Drakepoint: This mountain was once the home of a fearsome red dragon, ruler of his own draconic domain. He was defeated when Thalkor established Thalkoria, and his old lair has been empty since. However, in the intervening years, a ready lair has proven a real temptation, and finally a young red dragon has taken up residence with the intention of establishing her own domain (enslaving local humanoids to that end). Her thirst for treasure to push her size and age, and her lust to establish dominance will soon make her a threat to Nethilton, the mines, Elstrich, and much of the area. If adventurers don't take care of her first, the war with Thalkor will likely be brutal as his legions of lizardmen march on her orcs and goblins, and the entire region of the swamp is caught up in this conflict. (Note: this scenario could also play out if one of Thalkor's vassals decides it is time to unseat him.)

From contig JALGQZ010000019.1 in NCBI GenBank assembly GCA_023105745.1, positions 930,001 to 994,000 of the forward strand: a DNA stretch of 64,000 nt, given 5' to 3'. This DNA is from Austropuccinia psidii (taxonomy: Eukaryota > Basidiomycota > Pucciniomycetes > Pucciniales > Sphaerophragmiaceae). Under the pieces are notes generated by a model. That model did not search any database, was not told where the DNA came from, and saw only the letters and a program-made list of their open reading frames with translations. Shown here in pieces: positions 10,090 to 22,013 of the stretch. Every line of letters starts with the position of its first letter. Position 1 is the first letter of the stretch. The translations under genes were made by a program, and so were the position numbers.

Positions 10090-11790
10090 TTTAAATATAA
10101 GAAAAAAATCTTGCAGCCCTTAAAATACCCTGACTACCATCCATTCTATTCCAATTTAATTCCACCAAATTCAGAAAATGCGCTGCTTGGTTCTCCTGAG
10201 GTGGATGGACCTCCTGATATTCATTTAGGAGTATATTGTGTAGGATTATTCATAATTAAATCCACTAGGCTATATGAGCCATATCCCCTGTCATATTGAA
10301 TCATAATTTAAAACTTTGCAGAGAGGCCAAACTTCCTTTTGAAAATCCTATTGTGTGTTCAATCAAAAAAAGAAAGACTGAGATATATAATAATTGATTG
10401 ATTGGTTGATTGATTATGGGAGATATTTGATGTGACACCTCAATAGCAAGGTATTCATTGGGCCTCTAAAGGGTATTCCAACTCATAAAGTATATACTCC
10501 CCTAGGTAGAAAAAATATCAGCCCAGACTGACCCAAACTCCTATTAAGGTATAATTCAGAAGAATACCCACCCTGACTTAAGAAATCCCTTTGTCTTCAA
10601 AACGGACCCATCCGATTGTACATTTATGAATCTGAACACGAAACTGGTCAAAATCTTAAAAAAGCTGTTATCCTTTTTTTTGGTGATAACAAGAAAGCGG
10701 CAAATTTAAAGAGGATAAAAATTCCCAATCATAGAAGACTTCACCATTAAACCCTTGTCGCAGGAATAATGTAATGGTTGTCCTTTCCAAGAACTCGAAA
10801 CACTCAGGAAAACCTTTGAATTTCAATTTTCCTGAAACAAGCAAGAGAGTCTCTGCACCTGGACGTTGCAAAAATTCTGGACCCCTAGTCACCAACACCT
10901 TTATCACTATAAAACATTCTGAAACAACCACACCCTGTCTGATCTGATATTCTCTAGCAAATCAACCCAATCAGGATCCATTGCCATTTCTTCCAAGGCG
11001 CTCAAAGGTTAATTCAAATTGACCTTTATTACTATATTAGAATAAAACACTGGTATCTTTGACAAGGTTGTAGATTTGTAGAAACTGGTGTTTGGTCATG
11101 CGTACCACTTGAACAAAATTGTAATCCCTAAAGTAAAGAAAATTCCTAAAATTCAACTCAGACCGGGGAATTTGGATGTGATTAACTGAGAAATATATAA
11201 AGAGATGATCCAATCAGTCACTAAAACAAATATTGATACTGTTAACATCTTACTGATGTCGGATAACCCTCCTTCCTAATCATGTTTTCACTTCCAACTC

The Duke's Depression: This valley among the hills has actually been slowly sinking for decades, but it has finally reached the point of collapse. A great hole opens up in the ground, disrupting the underground dwellers beneath the swamp (shadow elves, troglodytes or some other humanoids, or some other group), causing the two worlds to meet. The subterranean dwellers blame the surface dwellers, and the surface dwellers have no idea until Malphegos is assaulted. (Alternatively: there was a gigantic jelly, slime, or ooze which had eaten away the support, and the crashing earth divided it into a large number of smaller creatures, which are now rampaging through the region while looking to feed.)